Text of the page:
Posted in Basic Science of Global Warming, Clean Air Act, Clean Power Plan, Extreme Weather, News, Policy, Science| Comments are closed

Americans speak up for clean cars at EPA public hearing

A public hearing today on EPA Administrator Scott Pruitt’s effort to reverse America’s Clean Car Standards drew widespread support for keeping the protections in place.

I got the chance to join more than a hundred people who signed up to testify at the Washington, D.C. hearing – and they overwhelmingly spoke in favor of the Clean Car Standards and praised the benefits they provide for climate security and economic prosperity for our communities and families. (You can read my full testimony here.)

The American public stands to lose vital benefits if the Clean Cars Standards are reversed

The Clean Car Standards are already at work reducing climate pollution, driving innovative new technologies, improving our energy security, and saving American families money at the gas pump. But last month, the Trump Administration announced formal steps to begin reconsidering the existing standards for cars and passenger trucks for model years 2022 to 2025 – which could stop that progress.

Under the standards already in place, people who buy a new car or truck in 2025 would save thousands of dollars on fuel over the lifetime of those vehicles. In total, EPA projects that consumers would save more than $1 trillion because of the standards.

The 86 percent of Americans who finance their vehicle with a five-year loan are expected to immediately realize the cost savings from cleaner, more efficient vehicles. This is true even with recent lower gas prices.

Meanwhile, the Clean Car standards would reduce America’s oil consumption by two million barrels per day by 2025 – more than we import from any single country other than Canada. According to Ret. Lt. General Richard Zilmer:

Over-reliance on oil ties our nation to far-flung conflicts, sends our troops into harm’s way, and endangers them once they’re in conflict zones. Ensuring that the cars and trucks we drive every day go farther on every gallon of gas makes our nation stronger.

The Clean Car program would also eliminate an estimated six billion metric tons of carbon pollution over the life of the vehicles subject to the standards, which is more than a year’s worth of U.S. carbon emissions.

We’re making progress faster and cheaper than expected

EPA’s recent rigorous evaluation of the existing standards found that technologies are developing more quickly and at even lower costs than EPA originally projected – making the standards for the later model years appropriate and even more feasible than was first thought.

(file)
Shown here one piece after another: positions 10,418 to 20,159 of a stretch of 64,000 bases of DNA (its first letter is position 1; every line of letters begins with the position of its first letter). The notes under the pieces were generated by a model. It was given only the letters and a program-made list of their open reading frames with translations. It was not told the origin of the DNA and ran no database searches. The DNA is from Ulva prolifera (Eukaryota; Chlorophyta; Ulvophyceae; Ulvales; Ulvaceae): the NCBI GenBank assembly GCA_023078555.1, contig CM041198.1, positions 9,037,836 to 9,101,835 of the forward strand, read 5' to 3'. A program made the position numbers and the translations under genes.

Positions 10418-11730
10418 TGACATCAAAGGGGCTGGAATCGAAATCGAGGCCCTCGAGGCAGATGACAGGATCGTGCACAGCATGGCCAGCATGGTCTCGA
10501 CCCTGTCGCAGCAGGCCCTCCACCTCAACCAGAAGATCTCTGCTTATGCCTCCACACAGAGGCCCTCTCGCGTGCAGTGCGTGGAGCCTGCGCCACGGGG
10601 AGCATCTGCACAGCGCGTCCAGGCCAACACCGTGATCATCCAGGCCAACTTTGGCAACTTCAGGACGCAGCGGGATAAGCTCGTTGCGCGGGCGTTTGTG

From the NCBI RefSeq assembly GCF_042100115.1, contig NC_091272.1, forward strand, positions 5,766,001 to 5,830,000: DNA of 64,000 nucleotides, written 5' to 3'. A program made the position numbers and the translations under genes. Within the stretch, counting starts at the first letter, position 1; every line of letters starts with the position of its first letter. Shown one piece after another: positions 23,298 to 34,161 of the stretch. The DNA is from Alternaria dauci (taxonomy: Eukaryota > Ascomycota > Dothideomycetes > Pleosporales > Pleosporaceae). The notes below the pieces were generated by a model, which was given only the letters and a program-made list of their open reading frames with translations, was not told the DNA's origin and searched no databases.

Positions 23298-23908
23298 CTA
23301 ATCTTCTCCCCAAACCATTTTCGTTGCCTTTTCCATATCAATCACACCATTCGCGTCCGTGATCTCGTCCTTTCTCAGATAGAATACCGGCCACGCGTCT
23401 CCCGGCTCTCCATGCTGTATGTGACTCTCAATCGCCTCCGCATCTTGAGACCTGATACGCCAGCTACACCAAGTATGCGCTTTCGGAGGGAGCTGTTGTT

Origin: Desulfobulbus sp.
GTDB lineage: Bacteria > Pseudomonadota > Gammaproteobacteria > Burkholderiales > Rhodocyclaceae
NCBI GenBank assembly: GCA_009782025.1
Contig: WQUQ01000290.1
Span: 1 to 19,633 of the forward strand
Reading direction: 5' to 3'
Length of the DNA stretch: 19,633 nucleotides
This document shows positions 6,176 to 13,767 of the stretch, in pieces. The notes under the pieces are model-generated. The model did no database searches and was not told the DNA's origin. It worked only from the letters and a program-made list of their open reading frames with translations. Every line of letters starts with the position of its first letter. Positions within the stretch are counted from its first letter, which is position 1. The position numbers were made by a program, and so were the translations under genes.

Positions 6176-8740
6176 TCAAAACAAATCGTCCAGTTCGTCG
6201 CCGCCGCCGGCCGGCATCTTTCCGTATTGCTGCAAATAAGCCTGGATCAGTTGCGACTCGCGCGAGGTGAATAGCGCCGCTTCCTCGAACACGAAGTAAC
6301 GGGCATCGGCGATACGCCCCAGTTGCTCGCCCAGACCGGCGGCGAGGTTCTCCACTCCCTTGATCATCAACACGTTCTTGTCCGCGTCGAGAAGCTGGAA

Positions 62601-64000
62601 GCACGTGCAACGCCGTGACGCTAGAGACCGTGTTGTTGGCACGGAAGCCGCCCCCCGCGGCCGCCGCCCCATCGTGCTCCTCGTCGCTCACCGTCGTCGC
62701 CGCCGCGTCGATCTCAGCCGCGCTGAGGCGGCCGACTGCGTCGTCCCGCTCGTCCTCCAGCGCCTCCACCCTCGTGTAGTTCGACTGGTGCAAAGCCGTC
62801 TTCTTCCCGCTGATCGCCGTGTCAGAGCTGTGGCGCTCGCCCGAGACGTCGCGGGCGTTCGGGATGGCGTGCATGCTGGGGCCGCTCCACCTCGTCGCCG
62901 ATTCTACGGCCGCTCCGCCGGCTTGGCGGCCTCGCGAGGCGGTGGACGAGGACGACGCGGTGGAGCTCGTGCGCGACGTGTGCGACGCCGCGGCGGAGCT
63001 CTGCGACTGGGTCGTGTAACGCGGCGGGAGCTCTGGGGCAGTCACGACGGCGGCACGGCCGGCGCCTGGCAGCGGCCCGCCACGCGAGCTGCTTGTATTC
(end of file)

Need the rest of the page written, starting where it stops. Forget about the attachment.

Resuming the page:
Per vehicle compliance costs are significantly lower than those projected in 2012 ($252 lower for cars and $197 lower for trucks as compared to 2012 projections).

 

 

Both the U.S. and world automotive markets are moving forward

Reopening the final Clean Car Standards will create uncertainty, slow innovation and hurt U.S. economic leadership.

Auto manufacturers have strongly recovered from the 2008 recession while increasing vehicle efficiency and cutting pollution

During the height of the economic recession in 2008, the American auto industry was on the verge of collapse. This prompted the Obama Administration to develop a bailout package for the industry, which provided the boost the industry needed to help rebound.

Last year, drivers in the United States bought more cars than ever before – roughly 70 percent more vehicles than during the recession – as fuel economy rose to its highest levels yet.

In total, the auto industry has added nearly 700,000 direct jobs since the recession – supporting several million indirect jobs throughout the economy. Auto manufacturing jobs account for 40 percent of all net jobs added in U.S. manufacturing since the recession.

In a letter supporting EPA’s proposal to reaffirm the Phase 2 standards, the United Auto Workers (UAW) noted:

UAW members know firsthand that Corporate Average Fuel Economy (CAFE) and greenhouse gas (GHG) standards have spurred investments in new products that employ tens of thousands of our members.

Today, the auto industry directly employs millions of Americans and employment at auto dealerships is at its highest level ever. Automakers have recognized this strong financial performance in recent annual reports:

Our solid business results included record profits and an increased worldwide market share. Overall, we achieved our sixth consecutive year of both profit and positive operating-related cash flow, which enabled us to distribute $2.5 billion to our shareholders and grow our regular dividend by 20 percent. – Ford 2015 Annual report, Letter from Executive Chairman William Clay Ford, Jr.

2016 was the best year in its history of more than 130 years. — Daimler 2016 Annual Report, Chairman’s Letter

[Fiat Chrysler] closed 2016 with another record financial performance … all of our segments were profitable and showed improvement over the prior year. – FCA 2016 Annual Report, Letter from the Chairman and the CEO